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Photonuclear cross-section measurements for the production of medical radioisotope Actinium-225

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225Ac is a high energy alpha-emitting radioisotope with potential therapeutic applications for Targeted Alpha Therapy (TAT). TAT is a cancer treatment method based on the high Linear Energy Transfer (LET) of alpha particles resulting in a short range and dense ionization tracks in tissue.

The idea of using 225Ac and its daughter 213Bi for targeted alpha therapy (TAT) is known since 1993 [1]. In 2013, the compound 225Ac-PSMA617 was first synthesized and investigated at JRC Karlsruhe. The great efficacy of this novel compound was reported by Kratochwil et al. in 2016 [2]. Great benefit observed clinically in many patients stimulated worldwide interest in applying 225Ac in TAT. Consequently, a number of novel 225Ac-labeled compounds are currently under development [3], and several institutions (as non-European, as European) are setting up the facilities or production lines, which can help to satisfy the growing demand in 225Ac for further clinical studies.

Nowadays 225Ac is obtained from 229Th generators coming from 233U. Thus the supply of 225Ac is limited by current 229Th stocks available worldwide. As of 2021, the available quantity of 229Th is not sufficient to satisfy the needs for the large-scale clinical trials and worldwide cancer treatment. Accelerator-based production of 225Ac from 226Ra is a possible solution to overcome this limitation.

One of potential production routes for 225Ac is photonuclear reaction on 226Ra, i.e. 226Ra(γ,n) followed by beta-decay of 225Ra. Nuclear data on the 226Ra(γ,n)225Ra reaction, essential for determining ideal irradiation conditions and for evaluating the feasibility of this production route, is currently based on theoretical estimations. Up to date, only two measurements on the integral 225Ra/225Ac production yield have been reported in scientific literature [4, 5]. To improve this situation, experimental measurements at the recently installed new beamline of the GELINA electron accelerator will be carried out. The beamline allows direct irradiations with quasi-mono-energetic electron beams in the electron energy range between 20 MeV and 130 MeV. These electron beams produce the needed γ radiation field by irradiating a high-Z material converter.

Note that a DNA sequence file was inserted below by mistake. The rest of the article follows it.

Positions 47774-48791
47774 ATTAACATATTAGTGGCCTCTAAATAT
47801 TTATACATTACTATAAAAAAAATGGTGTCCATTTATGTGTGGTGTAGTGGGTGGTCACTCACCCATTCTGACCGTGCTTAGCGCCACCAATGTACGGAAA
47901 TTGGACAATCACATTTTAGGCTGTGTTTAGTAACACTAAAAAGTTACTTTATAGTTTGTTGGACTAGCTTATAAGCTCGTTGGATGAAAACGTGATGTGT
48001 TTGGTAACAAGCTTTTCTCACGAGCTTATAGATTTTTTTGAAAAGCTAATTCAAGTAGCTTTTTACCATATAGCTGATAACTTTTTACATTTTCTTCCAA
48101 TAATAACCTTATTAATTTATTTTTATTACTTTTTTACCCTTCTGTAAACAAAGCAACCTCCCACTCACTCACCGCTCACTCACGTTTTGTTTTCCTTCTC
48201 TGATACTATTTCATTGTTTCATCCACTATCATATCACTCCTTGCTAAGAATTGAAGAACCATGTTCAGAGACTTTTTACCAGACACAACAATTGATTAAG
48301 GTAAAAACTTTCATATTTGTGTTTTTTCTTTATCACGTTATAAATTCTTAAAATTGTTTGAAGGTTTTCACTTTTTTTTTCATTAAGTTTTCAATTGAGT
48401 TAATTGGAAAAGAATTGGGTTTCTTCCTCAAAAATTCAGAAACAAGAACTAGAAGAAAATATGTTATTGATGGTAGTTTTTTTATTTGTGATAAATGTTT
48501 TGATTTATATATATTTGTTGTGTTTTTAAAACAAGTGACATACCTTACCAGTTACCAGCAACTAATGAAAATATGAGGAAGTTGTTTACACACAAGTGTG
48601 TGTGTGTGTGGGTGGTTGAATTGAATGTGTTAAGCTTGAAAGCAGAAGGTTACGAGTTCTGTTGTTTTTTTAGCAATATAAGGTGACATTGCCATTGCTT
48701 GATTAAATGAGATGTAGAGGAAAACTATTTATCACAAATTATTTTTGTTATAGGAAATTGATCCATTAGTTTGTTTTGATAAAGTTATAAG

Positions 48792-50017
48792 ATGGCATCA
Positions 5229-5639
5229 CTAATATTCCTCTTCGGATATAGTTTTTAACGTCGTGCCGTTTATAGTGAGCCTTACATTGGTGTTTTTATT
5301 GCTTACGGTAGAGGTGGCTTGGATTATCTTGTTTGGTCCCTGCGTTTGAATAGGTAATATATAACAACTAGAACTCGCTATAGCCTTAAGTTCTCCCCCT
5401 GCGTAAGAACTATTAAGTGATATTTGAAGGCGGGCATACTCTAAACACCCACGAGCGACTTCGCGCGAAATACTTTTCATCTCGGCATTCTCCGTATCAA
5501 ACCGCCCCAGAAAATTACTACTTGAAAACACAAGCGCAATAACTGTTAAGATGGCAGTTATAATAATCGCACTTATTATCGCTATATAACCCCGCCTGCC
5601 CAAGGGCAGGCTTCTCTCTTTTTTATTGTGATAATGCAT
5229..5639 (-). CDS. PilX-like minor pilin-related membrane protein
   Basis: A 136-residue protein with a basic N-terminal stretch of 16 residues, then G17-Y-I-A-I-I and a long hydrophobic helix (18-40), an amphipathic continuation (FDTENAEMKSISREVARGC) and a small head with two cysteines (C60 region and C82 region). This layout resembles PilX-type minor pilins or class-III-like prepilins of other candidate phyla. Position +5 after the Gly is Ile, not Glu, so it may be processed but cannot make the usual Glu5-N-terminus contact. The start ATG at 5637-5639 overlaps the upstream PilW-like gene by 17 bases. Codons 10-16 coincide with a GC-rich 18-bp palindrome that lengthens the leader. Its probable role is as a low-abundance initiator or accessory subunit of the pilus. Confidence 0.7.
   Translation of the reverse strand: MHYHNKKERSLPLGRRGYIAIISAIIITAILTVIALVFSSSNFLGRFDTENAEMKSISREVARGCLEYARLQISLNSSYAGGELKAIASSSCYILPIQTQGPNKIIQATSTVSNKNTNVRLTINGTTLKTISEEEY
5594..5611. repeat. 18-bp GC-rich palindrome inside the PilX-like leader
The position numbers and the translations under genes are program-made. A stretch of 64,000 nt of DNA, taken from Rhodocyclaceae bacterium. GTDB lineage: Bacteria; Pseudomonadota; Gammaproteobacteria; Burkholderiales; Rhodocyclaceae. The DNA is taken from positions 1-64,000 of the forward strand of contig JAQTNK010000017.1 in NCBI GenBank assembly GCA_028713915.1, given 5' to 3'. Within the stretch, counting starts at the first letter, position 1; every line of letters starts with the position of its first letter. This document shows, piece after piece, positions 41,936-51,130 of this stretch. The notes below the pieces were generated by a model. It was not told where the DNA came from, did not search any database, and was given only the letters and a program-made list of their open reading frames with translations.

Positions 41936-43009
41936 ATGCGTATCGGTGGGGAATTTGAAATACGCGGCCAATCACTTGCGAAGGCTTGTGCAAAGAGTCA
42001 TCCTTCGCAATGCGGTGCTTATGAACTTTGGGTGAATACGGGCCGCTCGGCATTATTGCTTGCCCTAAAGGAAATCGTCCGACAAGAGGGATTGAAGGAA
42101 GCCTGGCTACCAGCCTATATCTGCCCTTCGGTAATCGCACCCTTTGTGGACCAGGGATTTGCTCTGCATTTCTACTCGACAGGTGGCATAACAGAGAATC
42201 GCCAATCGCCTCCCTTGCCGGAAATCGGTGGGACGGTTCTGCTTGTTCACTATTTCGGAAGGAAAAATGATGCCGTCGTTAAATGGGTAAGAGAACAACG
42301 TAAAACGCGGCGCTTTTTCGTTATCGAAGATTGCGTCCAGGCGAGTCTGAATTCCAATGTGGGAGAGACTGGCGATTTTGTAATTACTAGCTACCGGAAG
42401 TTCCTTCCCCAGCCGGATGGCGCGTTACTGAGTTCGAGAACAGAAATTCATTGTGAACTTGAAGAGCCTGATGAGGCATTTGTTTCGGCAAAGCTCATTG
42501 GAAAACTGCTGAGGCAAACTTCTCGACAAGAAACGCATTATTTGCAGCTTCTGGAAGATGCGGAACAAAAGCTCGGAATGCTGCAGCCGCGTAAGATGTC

The main scope of the project is to determine yields of the photonuclear reaction 226Ra(γ,n)225Ra and improve our knowledge of the cross section using the new GELINA beam line for irradiation with high energy photons. The cross-section is to be evaluated in the range 5-25 MeV.

[1] Geerlings M.W., et al. Nucl Med Commun. 14:121-125, 1993

[2] Kratochwil, C., et al. Journal of Nuclear Medicine. 2016;57(12):1941-1944.

[3] Morgenstern, et al. Seminars in Nuclear Medicine. 2020;50(2):119-123.

[4] Melville, G., et al. Applied Radiation and Isotopes. 2007;65(9):1014-1022

[5] Maslov, O.D., et al. Radiochemistry. 2006;48(2):195-197.

The minimum diploma level of the candidate needs to be

  • Master of sciences
  • Master of sciences in engineering
  • MD

The candidate needs to have a background in

  • Chemistry
  • Physics
  • nuclear physics/applied physics/medical physics/nuclear engineering/nuclear chemistry/radiochemistry. Experience in Monte Carlo simulations software (MCNP, PHITS, FLUKA); 3D CAD modelling; alpha, gamma spectroscopy; basic (radio)chemistry is a plus

Estimated duration

4 years

Expert group

TRT-Radiochemistry

SCK CEN Mentor

Skliarova Hanna
hskliaro [at] sckcen.be
+32 (0)14 33 82 33

SCK CEN Co-mentor

Heinitz Stephan
sheinitz [at] sckcen.be
+32 (0)14 33 82 16

Promotor

Maëlle Kerveno
maelle.kerveno [at] iphc.cnrs.fr

Co-promotor

Jan Wagemans
jan.wagemans [at] sckcen.be